The Japanese Challenge to the American Neoliberal World Order

The Japanese Challenge to the American Neoliberal World Order

Author:      Yong-Wook Lee

ISBN:           9780804758123

Publisher: Stanford University Press

Year:           2008

Price:         $48.00

 


Reviewed by Werner Pascha, Institute of East Asian Studies (IN-EAST), Duisburg-Essen University, Germany

While Japan has so often been identified with a low-key approach to foreign policy or, at best, with “leadership by stealth”, it is noteworthy that it has recently challenged US development policy leadership in the Asian region. In particular, Japan’s eventually failed proposal of an Asian Monetary Fund (AMF), leaving out the US, in the midst of the 1997/98 financial crisis showed some astonishing bravado. Why did this happen? What does it tell us about Japan’s foreign policy-making? These are the key questions of Yong Wook Lee´s book, a revised doctoral thesis in international relations at the University of Southern California. Needless to say, the “AMF puzzle” is not only of historical interest. Japan has been following up its Asian agenda through the Miyazawa Initiative of 1998 and particularly through the Chiang Mai Initiative of 2000, which is currently being turned into something very close to the original idea of an AMF.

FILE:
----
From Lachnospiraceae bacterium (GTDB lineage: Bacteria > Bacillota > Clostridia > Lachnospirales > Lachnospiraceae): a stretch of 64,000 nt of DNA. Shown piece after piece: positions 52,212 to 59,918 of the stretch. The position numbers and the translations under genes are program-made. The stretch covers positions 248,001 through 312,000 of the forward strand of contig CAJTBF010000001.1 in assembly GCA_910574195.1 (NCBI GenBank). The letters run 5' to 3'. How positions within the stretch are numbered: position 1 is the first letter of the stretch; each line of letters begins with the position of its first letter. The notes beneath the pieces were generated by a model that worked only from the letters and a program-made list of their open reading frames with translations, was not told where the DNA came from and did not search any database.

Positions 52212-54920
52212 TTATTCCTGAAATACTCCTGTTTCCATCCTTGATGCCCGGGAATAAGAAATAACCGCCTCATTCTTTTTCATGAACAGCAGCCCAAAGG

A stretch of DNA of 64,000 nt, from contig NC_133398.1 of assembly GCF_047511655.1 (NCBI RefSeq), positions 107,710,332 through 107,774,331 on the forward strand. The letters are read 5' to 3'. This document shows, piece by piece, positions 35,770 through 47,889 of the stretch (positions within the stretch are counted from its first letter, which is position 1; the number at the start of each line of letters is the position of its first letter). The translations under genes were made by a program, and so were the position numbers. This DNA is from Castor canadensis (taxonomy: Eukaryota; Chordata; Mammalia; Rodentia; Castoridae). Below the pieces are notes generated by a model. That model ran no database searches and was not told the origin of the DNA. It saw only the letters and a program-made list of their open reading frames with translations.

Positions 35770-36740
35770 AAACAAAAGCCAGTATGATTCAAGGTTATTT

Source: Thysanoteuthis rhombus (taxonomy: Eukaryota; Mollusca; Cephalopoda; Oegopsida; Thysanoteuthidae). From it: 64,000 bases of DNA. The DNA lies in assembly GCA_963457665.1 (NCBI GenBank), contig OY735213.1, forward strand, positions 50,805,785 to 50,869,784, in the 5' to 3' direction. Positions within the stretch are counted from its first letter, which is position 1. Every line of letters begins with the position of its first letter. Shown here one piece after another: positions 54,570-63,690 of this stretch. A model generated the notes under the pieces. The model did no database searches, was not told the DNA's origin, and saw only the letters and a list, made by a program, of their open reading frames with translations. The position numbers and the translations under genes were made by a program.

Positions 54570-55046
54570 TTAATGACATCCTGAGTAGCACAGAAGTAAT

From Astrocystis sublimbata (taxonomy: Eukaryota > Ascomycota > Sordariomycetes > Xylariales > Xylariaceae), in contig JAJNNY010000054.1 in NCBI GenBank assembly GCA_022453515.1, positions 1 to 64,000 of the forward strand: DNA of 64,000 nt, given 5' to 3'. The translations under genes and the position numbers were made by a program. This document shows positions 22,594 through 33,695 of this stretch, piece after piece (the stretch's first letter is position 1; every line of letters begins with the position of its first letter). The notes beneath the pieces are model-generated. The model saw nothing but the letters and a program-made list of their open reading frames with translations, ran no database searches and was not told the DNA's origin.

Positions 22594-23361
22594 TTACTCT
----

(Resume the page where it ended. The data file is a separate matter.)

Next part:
After introducing the key questions in chapter 1, Lee explains and defends his theoretical approach in chapters 2 and 3. Basically he argues that Japan’s policy stance is very much shaped by (earlier) meaning-oriented domestic discourses, in which a developmentalist role of the Japanese state was established, and the resulting understanding of identity and interests among actors. Chapter 4 is dedicated to outline the relevant discursive roots in Japan since the Meiji Period. Three research agendas are presented: Marxism, economic liberalism, amd developmentalism. Lee argues that the developmentalist school, which stresses the role of the (Japanese) state for successful industrialization, has become the dominant breed since the 1980s, supported by successful and seemingly fitting cases of state-led industrialisation in other East Asian economies. Chapter 5 traces the role of this understanding in Japan’s approach to regional development policy issues during the 1980s to the early 1990s. One of the most noteworthy cases discussed is Japan’s role with respect to the World Bank’s East Asian Miracle study of 1993. For Lee, it is particularly important to understand the role of Japan’s Ministry of Finance (MoF) and of its bureaucrats. Several of its members took up important positions in the Asian Development Bank, experienced ideological clashes with a neoliberal agenda supported by the USA, and returned to Japan to form an “Asian faction” within the MoF, their developmentalist convictions rather strengthened than shaken. The financial crisis of 1997/98 is at the core of chapter 6. Concentrating on the role of MoF, the author shows how it shifted from supporting the IMF during the negotiation of the Thai rescue package in the summer of 1997 – on the understanding that the US, which did not contribute to this package, would leave the leadership role to Japan, which America did not – to demanding an AMF, as the “Asian faction” around Sakakibara was able to argue that the US would otherwise use its leverage in the IMF and elsewhere to torpedo the Japan-supported Asian developmentalist agenda. Finally, chapter 7 is devoted to a summary and a short outlook on the Chiang Mai Initiative, with which follows up on its failed AMF proposal, and Japanese proposals towards a new world economic order, which also follow this legacy.